What is your Leadership Point of View?

Have you ever considered who are you being when you are leading others?

What values and principles are reflected in your plans, decisions, and actions when leading others?

What are your intentions as a leader?

What can followers expect of you as a leader?

These powerful questions can help you understand your unique leadership point of view. Once clarified, your leadership point of view can help you stay aligned to your values and build trust and respect between you and your team members.

What is a “Leadership Point of View”?

The “leadership point of view” process was created more than ten years ago by Ken & Margie Blanchard when they designed their course for the Blanchard co-sponsored Master of Science in Executive Leadership program at the University of San Diego.

Margie describes one’s leadership point of view as your personal “elevator pitch” – it describes your own journey, your values, your goals and your expectationsArmed with the clarity this refined statement provides, leaders are able to quickly and efficiently establish a deep, trusting relationship with their team members. This trust increases the likelihood of team members’ exceeding performance standards while demonstrating the team’s declared values.

Since building trust is a vital element of a healthy, accomplished culture, I utilize this terrific tool with the leaders I coach through our culture refinement process.

Benefits of Clarifying Your Leadership Point of View

By reflecting upon and formalizing your leadership point of view, you are able to:

  • Be more authentic, more fully “of you” as a leader
  • Show up in “influencing moments” as who you really are – not who you think you should be as a leader
  • Be more intentional with your leadership efforts
  • Be more congruent as a leader, aligned with your core values and principles
  • Inspire others to clarify their values and their leadership point of view

The Process of Clarifying Your Leadership Point of View

Much of the “work” of crafting your leadership point of view centers on identifying your core values, clarifying how you came to hold those values, and reflecting upon how those values have played out in your life thus far. The process involves:

  • What are three or four critical events in your life that shaped your beliefs about leadership?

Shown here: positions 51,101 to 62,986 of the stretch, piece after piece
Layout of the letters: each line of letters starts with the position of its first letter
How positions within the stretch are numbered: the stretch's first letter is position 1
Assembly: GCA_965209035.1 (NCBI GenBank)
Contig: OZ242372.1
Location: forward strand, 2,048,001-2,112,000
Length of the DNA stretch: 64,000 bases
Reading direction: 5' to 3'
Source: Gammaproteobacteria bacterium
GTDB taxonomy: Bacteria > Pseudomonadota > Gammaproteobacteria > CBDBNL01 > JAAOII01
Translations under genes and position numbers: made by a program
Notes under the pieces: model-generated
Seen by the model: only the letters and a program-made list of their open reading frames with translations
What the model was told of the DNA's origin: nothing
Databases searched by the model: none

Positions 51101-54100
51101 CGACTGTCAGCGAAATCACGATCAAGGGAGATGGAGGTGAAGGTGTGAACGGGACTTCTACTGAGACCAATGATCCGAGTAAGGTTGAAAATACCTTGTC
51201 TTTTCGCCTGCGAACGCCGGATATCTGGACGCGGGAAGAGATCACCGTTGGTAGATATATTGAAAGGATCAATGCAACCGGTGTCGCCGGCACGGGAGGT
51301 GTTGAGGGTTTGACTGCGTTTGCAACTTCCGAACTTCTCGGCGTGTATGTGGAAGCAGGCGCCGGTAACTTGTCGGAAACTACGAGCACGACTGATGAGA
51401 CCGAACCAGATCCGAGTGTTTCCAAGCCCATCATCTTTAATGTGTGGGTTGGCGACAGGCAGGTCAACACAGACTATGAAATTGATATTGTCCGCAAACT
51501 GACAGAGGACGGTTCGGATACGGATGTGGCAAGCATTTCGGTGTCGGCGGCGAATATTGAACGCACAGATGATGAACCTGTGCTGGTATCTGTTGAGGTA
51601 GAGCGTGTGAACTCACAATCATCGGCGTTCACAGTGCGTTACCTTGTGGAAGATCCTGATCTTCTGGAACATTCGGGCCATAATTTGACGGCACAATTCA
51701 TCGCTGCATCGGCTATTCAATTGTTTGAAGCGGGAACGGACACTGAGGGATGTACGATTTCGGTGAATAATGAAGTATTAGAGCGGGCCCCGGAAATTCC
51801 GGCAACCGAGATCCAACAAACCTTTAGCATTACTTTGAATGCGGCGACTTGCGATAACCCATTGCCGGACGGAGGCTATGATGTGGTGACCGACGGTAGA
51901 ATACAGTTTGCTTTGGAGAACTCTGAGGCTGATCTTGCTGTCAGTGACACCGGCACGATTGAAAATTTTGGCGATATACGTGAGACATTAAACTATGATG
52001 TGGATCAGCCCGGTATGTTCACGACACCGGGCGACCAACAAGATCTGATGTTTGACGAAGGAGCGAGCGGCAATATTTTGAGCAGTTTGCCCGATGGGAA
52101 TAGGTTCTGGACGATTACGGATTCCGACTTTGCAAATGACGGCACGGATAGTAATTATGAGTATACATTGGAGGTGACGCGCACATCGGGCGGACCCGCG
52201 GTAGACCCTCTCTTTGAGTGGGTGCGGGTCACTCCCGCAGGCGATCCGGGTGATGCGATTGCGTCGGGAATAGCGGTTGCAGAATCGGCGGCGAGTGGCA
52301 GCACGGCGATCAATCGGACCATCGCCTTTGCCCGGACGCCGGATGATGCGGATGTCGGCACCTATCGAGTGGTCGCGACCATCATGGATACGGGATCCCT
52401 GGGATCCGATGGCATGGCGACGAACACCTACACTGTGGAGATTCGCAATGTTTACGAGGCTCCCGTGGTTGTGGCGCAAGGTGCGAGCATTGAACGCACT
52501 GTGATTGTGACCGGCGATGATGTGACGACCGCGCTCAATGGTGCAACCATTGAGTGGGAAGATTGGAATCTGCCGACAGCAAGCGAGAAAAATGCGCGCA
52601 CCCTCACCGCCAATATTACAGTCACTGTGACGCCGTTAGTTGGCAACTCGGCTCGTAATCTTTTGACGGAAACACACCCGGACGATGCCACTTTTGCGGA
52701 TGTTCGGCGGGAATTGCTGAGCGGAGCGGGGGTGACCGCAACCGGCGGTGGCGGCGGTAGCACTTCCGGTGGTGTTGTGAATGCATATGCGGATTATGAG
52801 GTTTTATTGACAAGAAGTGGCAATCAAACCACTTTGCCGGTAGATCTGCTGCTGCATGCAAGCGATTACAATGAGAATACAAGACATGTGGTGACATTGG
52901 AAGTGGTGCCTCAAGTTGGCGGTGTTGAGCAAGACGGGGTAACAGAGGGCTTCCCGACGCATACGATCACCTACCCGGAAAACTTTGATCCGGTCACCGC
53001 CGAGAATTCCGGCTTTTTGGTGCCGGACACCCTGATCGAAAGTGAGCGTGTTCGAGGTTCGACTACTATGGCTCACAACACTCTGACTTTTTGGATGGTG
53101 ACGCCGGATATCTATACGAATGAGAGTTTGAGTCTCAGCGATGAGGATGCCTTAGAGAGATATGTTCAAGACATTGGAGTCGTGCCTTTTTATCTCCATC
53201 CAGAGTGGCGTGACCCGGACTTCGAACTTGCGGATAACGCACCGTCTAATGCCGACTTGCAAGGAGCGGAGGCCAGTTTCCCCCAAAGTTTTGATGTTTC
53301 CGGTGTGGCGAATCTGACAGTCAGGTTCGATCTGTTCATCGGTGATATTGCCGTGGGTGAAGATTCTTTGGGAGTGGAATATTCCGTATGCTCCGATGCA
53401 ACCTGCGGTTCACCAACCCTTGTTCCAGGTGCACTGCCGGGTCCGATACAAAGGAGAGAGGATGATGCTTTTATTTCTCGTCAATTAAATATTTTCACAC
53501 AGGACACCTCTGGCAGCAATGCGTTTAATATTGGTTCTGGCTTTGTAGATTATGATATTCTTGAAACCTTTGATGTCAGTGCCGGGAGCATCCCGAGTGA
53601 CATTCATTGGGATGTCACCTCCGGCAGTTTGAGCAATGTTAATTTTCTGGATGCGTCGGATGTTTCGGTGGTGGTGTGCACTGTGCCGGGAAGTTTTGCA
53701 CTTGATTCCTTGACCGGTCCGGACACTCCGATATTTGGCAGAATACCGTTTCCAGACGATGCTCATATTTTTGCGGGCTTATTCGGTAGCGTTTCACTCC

• Who are three or four people in your life that shaped your beliefs about leading others?
  • What do you know to be true about exceptional leaders?
  • What are your top three to five values when leading others?
  • What gets in the way of you leading from your values every day? What do you, at times, make more important than your values?
  • What can others expect of you in the future as you align your actions with your core values?
  • And, what do you expect of others as you align to your core values?

This is not an activity to be taken lightly. It will serve you best if you approach these questions in a very intentional manner. You will find your answers become more clear over time as you reflect upon these questions.

Create your Leadership Point of View with Margie Blanchard’s Help

If you are in the San Diego, CA, USA, area on April 21, 2011, you can experience a half-day “Leadership Point of View” session facilitated by Margie. The session runs 8:30am-12:30pm on the USD campus – advance registration and a $150 fee will get you in the door. A hearty buffet-style breakfast is included. What better way to experience this fabulous process than with one of its creators?

Join in the conversation by commenting below. What, at this point in time, is your leadership point of view?


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  • Loved this post.
    You are spot on the view, benefits and the process of clarifying leadership.
    What a great read.
    Lolly

    • Thanks so much, Lolly! The more I work with you, the more I understand how much aligned our views of how one can #LeadFromWithin!

      Cheers!

      C.

  • This is a neat idea! Thanks for bringing this tool to our attention. I haven’t been in a formal leadership position for a little while, but that doesn’t mean I’ve stopped leading and stopped influencing. Since I’m not in a supervisory role, I get to spend more time focusing on how what I do can support my team and create excellence. in college, I was a TA – part of that experience was to be a “super user” of the class, and I can see how that helped me learn how to be a leader regardless of my formal role.

    • Applying this “leadership point of view” process to your team is a perfect approach, Liz! My experience is that humans are more calm, caring, and intentional with others when they have clarified their core values and align practices to those values.

      Cheers!

      C.

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